My time with the Dark Souls II beta may have been brief, but it was every bit as brutal as the 2011 original. It was a punishing exercise in being chewed up and spit out. With huge monsters and unfair obstacles on all sides of me, I doubt I ever stood a chance. I died more times than I can count ... and loved every minute of it!
With no story to speak of or introduction of any kind, Dark Souls II dropped me off at the edge of nowhere. This is Huntsman's Copse, and the only person around is a shop keeper begging for business. Off to one side is a large, glowing wall. The other path is a dark cave with a narrow walkway and a bottomless pit below. I brave the darkness, only to discover an uninviting forest on the other side.
It's at this point that I realize that I am not equipped for this situation. I chose to play as a Dual Swordsman, the coolest of the half-dozen classes. My character has two swords as promised, as well as a small shield just in case I got bored of dual-wielding. My inventory consists of the basics, such as a human effigy, lifegems, black separation crystals and the always useful Estus flask. I know what these valuable items do, but only because I played the first game.
Those weeks of banging my head against the original Dark Souls haunt my dreams. I remember all of the heartache and suffering, just to figure out what the hell is going on. At times it seemed hopeless, but I fought on and saw it through. These memories flood back to me as I stare at the uninviting forest that lies ahead.
Deep in the forest are two giant monsters and an army of undead soldiers. They guard a camp site that used to belong to an adventurer just like me. Perhaps he felt safe sitting alone by the light, but the creatures of Dark Souls II had another idea. I don't have long to grieve his passing, I'm too busy looting his corpse for better weapons and armor.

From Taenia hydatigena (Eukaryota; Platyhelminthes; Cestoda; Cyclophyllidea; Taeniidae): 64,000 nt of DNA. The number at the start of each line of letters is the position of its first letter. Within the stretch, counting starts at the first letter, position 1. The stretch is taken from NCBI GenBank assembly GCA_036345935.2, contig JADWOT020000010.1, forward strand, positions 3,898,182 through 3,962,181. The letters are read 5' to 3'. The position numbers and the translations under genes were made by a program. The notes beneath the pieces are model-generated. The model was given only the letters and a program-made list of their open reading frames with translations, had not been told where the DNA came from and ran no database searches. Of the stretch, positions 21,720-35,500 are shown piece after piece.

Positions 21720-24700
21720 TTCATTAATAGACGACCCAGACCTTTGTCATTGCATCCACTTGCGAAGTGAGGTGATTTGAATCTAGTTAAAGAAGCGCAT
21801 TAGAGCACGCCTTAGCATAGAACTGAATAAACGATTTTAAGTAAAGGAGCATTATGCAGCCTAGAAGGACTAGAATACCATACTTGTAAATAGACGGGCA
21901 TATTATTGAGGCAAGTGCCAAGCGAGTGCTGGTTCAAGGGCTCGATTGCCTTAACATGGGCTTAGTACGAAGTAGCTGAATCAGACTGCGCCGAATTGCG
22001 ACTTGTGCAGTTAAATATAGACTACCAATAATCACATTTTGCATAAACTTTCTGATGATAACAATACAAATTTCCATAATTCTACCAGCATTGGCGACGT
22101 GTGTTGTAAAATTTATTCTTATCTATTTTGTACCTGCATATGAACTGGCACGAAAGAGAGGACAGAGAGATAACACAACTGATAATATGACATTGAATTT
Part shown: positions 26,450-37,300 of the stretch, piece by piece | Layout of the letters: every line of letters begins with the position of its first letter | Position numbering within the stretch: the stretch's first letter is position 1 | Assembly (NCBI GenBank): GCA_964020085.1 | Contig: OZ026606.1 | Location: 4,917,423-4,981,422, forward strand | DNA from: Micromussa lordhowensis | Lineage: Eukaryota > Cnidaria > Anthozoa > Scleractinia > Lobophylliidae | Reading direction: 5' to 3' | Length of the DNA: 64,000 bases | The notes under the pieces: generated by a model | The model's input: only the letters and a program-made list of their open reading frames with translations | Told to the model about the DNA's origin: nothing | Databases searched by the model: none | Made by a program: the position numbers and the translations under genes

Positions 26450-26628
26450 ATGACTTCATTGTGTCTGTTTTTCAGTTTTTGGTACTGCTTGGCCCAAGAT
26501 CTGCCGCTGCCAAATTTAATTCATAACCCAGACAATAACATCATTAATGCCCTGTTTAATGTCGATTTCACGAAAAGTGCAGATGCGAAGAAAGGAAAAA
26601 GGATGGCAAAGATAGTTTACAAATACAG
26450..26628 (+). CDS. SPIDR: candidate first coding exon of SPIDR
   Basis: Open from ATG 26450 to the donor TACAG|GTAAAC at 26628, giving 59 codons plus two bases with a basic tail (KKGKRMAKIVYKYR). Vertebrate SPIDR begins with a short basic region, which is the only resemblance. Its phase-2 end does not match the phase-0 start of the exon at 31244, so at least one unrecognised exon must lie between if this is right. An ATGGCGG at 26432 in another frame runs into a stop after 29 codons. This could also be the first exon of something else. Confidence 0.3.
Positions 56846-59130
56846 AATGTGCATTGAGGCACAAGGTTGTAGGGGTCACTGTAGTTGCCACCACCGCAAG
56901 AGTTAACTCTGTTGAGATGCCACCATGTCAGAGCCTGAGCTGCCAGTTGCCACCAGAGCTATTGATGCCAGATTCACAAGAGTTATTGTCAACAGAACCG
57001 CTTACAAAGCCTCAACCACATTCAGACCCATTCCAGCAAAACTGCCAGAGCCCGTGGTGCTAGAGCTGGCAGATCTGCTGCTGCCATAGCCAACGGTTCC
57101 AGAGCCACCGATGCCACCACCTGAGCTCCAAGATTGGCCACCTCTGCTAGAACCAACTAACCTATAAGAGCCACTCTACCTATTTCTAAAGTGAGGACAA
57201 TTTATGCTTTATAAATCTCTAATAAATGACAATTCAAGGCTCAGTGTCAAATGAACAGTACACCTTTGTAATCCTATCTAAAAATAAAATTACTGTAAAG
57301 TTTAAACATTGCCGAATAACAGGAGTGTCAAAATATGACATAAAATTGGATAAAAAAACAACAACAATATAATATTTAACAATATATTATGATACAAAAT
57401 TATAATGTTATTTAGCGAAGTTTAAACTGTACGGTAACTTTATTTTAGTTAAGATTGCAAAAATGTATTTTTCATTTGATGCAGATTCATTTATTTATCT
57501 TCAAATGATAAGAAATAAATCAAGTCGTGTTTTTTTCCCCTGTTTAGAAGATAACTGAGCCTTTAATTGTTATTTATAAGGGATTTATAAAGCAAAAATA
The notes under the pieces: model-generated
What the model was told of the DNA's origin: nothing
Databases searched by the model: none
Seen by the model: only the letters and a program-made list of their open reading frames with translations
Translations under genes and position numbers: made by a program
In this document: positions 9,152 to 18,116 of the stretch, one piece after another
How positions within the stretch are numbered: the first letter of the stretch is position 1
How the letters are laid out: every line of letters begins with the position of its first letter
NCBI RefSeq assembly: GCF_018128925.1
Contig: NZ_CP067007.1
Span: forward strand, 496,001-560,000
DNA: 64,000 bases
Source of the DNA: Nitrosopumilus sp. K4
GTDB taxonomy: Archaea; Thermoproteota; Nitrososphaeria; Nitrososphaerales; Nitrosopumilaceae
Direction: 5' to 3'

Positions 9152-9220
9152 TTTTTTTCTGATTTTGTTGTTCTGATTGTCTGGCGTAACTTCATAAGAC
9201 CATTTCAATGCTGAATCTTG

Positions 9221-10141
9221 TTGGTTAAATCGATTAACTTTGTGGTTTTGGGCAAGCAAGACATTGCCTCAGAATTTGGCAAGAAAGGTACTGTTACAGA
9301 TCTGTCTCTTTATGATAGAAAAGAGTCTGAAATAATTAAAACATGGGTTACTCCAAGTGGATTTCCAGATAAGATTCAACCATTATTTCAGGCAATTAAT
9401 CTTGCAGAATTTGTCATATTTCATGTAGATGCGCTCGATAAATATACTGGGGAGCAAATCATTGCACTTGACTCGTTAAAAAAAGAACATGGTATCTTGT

I find a lever that lowers the drawbridge. This leads up the mountainside, where there are caves full of skeletons and paths full of thieves. Dig deep enough and you'll discover the first boss, the Skeleton Lord. Much like the first game, this battle will require perfect timing, pattern memorization and a liberal use of the dodge button.
Off to the right is a completely different path. It's a treacherous road full of glowing enemies. At first it's just four statues that spring to life, but at the top of the path, beyond an old rickety bridge, sits an angry soldier with a brutal one-hit kill. Just beyond that guard is Undead Purgatory, where new enemies and bosses await.
Unfortunately, I did not make it beyond the Undead Purgatory. My time was cut short as I attempted to dodge the glowing enemies, survive the rickety bridge and roll past the grumpy guard. It didn't work. And after numerous attempts, the servers went offline and my time in the Dark Souls II beta ended.
What I saw was little more than a tiny piece of what is sure to be an enormous world full of earth-shaking bosses and lots of dying. Everything you loved (and hated) about the first game is back, including ambiguous instructions, slow-moving attacks and a real sense of unease. Death is around every corner and it's incredibly easy to lose a good deal of progress from one stupid mistake.
Dark Souls II retains all of the funky online functionality that came with the first game. Players can still write notes to one another, and you'll occasionally see the outline of other players. If you need help with a boss, it's possible to summon a random internet player. I am a little disappointed that I didn't see any new networking gimmicks, but it's still early and From Software could have something cool up their sleeves.
Dark Souls II is exactly what I was expecting, more Dark Souls. If the beta is any indication, gamers that loved the first game (as well as Demon's Souls) will no doubt eat this sequel up, while everybody else wonders why somebody would put up with the punishment. Regardless of whether or not Dark Souls II changes anybody's mind, I had a great time being killed repeatedly and can't wait to try it again. Maybe next time I'll be able to dig deeper into the Undead Purgatory.
* The product in this article was sent to us by the developer/company.
It's questionable how accurate this is, but this is all that's known about Cyril Lachel: A struggling writer by trade, Cyril has been living off a diet of bad games, and a highly suspect amount of propaganda. Highly cynical, Cyril has taken to question what companies say and do, falling ever further into a form of delusional madness. With the help of quality games, and some greener pastures on the horizon, this back-to-basics newsman has returned to provide news so early in the morning that only insomniacs are awake.